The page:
Cheshire County Council acknowledged "shortcomings" in the evidence and information presented to an appeals committee that backed the exclusion.
It has now written to all schools to ensure that similar errors are not made again.
A spokesman said: "Every authority has its problems (with drugs) and we are no exception. Fortunately we don't compare with some of the inner-city areas. We take a serious view of drugs and, as far as we are concerned, one case is one case too many."
The council is now planning to provide all headteachers with a legal guide to exclusions.
The boy was permanently excluded from school in 1998 after two pupils reported seeing him receiving money from another pupil, known to be in debt for drugs, in the boys' toilets.
He had previously been excluded for 12 days after admitting supplying cannabis to other pupis, not necessarily in school, and fighting a pupil who owed him money.
The head, however, failed to take formal witness statements from the two pupils.
He also admitted it might have been wiser to have had another member of staff present when he interviewed the teenager.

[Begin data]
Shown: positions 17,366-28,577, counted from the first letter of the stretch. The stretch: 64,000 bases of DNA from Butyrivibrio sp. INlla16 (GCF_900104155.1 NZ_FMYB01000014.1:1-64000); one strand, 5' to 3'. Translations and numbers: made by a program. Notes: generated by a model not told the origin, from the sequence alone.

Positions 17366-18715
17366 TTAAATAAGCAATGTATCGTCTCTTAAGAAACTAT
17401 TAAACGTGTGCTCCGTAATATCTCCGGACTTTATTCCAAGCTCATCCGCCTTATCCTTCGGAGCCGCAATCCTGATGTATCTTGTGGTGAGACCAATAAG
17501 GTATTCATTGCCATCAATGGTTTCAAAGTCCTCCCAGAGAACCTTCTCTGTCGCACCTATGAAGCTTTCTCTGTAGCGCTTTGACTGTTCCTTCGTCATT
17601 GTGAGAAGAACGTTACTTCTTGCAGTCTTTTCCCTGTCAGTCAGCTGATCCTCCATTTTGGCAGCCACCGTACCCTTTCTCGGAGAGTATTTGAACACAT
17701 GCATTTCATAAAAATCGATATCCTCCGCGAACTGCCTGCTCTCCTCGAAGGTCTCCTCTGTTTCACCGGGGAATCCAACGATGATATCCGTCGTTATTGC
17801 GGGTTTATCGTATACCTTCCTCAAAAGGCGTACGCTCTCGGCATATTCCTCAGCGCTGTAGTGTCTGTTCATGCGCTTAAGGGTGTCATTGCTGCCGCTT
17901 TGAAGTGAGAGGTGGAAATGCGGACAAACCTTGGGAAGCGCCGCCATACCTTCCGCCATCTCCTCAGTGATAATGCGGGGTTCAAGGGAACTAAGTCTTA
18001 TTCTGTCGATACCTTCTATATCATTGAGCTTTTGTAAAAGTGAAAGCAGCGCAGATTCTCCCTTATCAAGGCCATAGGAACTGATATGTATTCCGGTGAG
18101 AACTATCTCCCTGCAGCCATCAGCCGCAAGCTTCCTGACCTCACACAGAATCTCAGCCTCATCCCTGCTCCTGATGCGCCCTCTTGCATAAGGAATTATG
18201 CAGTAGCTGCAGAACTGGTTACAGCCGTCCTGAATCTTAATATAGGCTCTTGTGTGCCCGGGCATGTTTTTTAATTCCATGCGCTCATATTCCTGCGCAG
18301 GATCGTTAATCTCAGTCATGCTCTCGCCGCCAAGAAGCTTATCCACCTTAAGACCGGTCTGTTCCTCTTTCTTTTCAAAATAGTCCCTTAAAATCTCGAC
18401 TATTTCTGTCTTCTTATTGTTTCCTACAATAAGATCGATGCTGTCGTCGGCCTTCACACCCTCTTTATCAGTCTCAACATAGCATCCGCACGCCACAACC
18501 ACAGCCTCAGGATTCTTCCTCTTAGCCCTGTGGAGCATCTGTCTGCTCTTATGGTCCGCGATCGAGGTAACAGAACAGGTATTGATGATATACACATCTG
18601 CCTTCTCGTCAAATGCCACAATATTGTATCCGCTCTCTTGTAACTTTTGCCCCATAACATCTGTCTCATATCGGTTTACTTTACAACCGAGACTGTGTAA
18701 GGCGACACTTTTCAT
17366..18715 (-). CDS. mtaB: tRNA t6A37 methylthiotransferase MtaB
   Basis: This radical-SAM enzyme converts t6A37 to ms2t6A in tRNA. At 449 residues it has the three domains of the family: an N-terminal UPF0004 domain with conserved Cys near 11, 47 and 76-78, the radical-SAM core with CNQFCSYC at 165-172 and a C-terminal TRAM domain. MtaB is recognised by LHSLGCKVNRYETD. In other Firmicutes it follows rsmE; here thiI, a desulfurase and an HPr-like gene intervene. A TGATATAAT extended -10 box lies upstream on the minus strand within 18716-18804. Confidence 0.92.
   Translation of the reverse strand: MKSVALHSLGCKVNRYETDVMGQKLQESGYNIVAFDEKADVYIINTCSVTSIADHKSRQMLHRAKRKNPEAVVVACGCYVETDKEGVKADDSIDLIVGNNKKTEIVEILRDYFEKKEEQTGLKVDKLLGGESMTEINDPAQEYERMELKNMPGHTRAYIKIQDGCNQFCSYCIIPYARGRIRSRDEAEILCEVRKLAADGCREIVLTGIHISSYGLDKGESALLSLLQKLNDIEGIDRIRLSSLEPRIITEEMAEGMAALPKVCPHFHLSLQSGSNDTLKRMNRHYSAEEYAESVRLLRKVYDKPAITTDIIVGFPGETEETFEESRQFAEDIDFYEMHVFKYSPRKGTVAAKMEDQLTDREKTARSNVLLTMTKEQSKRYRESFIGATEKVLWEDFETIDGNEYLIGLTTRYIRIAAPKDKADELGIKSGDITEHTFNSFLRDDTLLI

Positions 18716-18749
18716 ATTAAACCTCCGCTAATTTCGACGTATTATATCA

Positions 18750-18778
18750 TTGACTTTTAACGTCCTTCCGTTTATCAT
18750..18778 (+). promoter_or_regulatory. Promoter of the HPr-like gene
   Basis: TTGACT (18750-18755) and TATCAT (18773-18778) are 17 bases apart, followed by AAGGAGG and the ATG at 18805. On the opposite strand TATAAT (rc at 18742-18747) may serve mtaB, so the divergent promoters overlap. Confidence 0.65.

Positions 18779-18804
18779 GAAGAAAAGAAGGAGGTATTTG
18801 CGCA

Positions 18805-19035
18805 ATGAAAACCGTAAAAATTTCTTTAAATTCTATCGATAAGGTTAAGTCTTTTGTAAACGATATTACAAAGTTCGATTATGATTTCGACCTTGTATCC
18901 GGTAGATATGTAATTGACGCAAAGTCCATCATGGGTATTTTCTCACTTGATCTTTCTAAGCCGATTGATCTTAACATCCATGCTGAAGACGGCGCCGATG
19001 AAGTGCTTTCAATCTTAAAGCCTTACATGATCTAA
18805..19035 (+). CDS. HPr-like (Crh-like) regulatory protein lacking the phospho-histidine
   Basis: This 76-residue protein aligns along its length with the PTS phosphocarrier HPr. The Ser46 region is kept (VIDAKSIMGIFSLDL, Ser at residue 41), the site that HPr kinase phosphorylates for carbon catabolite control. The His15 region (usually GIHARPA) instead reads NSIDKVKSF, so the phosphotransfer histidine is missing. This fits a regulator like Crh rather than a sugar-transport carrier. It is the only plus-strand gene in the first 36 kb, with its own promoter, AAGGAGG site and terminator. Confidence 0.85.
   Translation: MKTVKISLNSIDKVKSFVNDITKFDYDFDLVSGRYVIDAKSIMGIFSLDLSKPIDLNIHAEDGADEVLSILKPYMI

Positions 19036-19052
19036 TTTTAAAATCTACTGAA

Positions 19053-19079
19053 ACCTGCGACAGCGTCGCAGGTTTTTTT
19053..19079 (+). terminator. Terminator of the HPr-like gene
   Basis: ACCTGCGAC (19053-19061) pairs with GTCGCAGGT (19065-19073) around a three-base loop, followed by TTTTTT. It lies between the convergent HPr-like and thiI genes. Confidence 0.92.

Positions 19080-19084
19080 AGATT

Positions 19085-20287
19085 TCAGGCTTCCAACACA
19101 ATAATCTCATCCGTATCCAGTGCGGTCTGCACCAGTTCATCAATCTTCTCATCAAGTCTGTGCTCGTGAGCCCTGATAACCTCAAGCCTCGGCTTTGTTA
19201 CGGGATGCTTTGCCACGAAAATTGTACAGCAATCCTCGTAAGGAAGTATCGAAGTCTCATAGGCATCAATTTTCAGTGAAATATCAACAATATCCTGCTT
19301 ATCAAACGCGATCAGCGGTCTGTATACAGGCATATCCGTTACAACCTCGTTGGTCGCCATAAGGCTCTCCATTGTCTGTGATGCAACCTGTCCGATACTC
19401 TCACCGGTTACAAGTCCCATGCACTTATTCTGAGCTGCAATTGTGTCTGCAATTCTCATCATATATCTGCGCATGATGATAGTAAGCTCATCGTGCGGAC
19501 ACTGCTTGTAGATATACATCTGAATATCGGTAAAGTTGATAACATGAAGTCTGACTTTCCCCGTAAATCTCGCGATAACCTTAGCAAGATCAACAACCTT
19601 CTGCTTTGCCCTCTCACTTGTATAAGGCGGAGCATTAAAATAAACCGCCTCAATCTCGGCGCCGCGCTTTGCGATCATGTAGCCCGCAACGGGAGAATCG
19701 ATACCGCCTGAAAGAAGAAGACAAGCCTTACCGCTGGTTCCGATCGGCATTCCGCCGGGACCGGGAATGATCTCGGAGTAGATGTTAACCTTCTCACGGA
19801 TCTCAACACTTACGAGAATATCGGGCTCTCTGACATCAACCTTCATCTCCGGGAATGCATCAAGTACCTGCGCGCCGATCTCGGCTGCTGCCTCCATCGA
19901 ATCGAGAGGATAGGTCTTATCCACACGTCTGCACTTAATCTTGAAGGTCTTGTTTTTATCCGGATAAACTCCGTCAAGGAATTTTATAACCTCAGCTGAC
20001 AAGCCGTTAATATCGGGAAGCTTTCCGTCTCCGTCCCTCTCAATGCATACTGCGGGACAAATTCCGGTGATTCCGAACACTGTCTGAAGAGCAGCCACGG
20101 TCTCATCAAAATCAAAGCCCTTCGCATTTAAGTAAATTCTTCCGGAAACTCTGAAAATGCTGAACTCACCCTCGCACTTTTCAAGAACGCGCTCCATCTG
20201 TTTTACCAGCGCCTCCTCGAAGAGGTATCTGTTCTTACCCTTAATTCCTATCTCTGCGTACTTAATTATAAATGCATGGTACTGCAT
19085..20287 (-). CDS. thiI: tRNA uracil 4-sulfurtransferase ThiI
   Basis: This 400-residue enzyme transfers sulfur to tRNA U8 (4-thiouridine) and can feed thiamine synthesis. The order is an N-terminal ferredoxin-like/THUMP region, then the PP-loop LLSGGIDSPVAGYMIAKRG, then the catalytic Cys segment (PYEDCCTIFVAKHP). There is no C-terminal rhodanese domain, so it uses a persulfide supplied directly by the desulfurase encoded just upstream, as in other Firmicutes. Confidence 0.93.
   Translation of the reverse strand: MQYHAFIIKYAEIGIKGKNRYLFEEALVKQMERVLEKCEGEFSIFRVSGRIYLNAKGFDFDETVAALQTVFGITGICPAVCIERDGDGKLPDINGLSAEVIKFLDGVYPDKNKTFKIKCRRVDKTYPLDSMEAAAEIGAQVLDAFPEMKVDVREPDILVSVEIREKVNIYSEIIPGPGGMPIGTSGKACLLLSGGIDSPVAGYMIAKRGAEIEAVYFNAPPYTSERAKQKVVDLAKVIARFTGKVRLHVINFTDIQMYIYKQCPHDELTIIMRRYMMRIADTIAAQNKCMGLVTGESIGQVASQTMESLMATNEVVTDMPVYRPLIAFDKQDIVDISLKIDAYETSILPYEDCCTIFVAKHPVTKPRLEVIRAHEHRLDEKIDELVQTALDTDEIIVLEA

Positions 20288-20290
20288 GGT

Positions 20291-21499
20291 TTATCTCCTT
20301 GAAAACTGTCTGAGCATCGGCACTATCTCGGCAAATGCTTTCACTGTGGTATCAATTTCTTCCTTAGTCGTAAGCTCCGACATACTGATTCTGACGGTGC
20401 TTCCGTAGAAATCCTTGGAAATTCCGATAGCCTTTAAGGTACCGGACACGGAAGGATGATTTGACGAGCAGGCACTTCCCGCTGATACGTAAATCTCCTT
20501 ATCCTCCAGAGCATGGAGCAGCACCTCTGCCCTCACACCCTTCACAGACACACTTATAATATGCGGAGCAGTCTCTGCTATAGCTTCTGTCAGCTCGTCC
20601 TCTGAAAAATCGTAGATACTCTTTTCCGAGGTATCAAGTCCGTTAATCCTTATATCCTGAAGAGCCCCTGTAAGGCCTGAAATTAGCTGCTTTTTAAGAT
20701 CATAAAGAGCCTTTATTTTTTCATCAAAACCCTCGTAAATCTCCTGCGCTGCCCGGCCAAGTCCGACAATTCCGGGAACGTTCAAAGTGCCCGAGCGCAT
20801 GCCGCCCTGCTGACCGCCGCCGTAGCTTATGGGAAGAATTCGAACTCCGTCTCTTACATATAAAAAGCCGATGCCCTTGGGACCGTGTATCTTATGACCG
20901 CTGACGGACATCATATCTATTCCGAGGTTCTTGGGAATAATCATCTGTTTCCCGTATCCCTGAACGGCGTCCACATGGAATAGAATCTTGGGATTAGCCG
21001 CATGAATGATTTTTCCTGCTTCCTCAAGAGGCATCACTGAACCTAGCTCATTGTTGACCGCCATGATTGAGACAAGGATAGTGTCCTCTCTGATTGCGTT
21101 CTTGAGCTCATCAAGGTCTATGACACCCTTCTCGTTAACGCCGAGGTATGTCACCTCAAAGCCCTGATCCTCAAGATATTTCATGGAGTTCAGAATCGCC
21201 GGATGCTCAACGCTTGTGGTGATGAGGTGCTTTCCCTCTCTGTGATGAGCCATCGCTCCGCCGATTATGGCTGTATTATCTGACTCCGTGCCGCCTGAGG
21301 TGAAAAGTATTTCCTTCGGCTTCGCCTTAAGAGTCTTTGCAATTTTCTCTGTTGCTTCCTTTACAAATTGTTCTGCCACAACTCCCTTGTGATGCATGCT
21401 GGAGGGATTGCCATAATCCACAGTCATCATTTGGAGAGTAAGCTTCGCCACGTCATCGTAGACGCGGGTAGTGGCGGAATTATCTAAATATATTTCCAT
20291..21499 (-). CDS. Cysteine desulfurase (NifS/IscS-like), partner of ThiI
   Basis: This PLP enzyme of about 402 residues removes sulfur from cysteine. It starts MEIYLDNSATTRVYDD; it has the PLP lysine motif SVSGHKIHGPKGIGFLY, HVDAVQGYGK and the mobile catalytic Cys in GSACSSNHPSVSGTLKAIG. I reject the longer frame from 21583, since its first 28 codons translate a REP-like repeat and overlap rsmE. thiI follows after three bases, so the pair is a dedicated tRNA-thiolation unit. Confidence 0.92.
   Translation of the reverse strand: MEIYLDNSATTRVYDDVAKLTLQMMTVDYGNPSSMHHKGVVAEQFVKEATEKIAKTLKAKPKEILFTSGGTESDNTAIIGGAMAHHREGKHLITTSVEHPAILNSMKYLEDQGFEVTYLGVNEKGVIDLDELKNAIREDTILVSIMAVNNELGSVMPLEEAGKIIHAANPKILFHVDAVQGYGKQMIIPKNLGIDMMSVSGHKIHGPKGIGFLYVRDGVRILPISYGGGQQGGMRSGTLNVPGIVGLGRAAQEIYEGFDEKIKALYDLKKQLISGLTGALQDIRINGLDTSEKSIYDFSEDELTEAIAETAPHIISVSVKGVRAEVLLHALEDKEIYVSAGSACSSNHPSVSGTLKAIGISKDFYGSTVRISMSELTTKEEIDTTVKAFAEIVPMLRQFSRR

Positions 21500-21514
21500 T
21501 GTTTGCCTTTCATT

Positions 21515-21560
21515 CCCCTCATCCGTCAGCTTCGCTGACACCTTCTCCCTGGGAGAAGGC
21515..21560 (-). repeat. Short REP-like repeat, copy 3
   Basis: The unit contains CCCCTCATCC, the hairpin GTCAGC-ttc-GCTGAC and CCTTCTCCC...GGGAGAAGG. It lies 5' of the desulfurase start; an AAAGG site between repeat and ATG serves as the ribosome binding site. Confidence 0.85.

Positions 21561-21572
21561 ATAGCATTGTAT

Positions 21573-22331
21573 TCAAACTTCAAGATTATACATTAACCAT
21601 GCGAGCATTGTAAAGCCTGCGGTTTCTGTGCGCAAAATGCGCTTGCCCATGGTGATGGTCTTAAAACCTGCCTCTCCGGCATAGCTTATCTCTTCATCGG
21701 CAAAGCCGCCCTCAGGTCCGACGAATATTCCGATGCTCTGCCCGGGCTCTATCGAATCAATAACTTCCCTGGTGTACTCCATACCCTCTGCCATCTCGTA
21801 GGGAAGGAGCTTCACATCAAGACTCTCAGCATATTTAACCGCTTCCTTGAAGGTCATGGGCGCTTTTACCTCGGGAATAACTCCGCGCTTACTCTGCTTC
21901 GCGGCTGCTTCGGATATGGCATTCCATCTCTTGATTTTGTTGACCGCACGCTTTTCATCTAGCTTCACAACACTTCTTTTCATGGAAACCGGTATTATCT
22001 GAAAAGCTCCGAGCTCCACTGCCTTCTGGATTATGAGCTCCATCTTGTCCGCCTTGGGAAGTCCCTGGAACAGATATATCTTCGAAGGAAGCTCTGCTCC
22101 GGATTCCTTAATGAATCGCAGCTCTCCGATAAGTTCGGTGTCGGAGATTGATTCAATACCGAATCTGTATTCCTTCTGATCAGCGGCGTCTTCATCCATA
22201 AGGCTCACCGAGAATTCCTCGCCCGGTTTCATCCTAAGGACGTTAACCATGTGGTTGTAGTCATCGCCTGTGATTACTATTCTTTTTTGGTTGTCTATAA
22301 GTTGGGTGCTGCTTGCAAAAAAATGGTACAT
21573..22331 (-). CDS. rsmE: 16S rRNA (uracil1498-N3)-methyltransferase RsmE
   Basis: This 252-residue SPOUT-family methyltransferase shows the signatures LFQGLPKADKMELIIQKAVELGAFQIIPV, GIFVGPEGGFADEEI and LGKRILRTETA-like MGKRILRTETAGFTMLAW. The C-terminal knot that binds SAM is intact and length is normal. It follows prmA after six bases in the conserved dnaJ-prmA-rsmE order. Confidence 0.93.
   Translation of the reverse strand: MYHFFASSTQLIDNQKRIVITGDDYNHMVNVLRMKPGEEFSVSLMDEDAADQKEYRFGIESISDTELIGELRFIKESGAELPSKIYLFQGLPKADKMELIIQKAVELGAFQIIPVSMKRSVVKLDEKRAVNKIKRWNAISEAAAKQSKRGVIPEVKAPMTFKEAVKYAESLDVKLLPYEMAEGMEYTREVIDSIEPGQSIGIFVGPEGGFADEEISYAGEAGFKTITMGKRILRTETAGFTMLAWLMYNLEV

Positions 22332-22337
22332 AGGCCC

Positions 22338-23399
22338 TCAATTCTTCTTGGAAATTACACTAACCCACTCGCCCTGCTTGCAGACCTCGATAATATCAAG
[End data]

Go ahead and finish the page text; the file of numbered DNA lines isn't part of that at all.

The boy's father complained to the local government ombudsman, Patricia Thomas. But she rejected his demand that his son - aged 15 and in his final year at school, at the time of the incident - be compensated for every day he was out of school. She said: "I could only make such a recommendation if I could be satisfied that (the boy)... had every likelihood of completing his final two terms in school."
However, the council offered the father pound;200 for his "time and trouble" in making the complaint.
Cheshire backs total exclusion for drug dealing, but not for possession. Its director of education, David Cracknell, chairs the south Cheshire drug action team.
Neither the school nor the boy has been identified.